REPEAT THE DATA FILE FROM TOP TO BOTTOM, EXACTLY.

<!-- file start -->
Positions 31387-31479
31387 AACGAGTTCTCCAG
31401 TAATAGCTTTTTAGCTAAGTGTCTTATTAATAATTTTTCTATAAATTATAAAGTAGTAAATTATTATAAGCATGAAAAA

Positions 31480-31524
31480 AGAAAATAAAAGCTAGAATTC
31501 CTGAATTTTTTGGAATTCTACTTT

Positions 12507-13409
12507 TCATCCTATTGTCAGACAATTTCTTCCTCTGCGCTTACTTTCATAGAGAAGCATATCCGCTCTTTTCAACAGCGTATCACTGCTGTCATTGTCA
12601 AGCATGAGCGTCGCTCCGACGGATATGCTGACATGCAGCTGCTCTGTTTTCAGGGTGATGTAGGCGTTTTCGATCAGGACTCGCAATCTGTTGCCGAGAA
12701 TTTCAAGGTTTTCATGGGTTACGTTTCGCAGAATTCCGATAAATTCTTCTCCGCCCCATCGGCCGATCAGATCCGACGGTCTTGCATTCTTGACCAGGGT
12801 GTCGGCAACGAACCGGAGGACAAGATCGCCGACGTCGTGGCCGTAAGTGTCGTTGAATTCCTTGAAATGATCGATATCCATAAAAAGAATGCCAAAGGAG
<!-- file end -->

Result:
Positions 31387-31479
31387 AACGAGTTCTCCAG
31401 TAATAGCTTTTTAGCTAAGTGTCTTATTAATAATTTTTCTATAAATTATAAAGTAGTAAATTATTATAAGCATGAAAAA

Positions 31480-31524
31480 AGAAAATAAAAGCTAGAATTC
31501 CTGAATTTTTTGGAATTCTACTTT

Positions 12507-13409
12507 TCATCCTATTGTCAGACAATTTCTTCCTCTGCGCTTACTTTCATAGAGAAGCATATCCGCTCTTTTCAACAGCGTATCACTGCTGTCATTGTCA
12601 AGCATGAGCGTCGCTCCGACGGATATGCTGACATGCAGCTGCTCTGTTTTCAGGGTGATGTAGGCGTTTTCGATCAGGACTCGCAATCTGTTGCCGAGAA
12701 TTTCAAGGTTTTCATGGGTTACGTTTCGCAGAATTCCGATAAATTCTTCTCCGCCCCATCGGCCGATCAGATCCGACGGTCTTGCATTCTTGACCAGGGT
12801 GTCGGCAACGAACCGGAGGACAAGATCGCCGACGTCGTGGCCGTAAGTGTCGTTGAATTCCTTGAAATGATCGATATCCATAAAAAGAATGCCAAAGGAG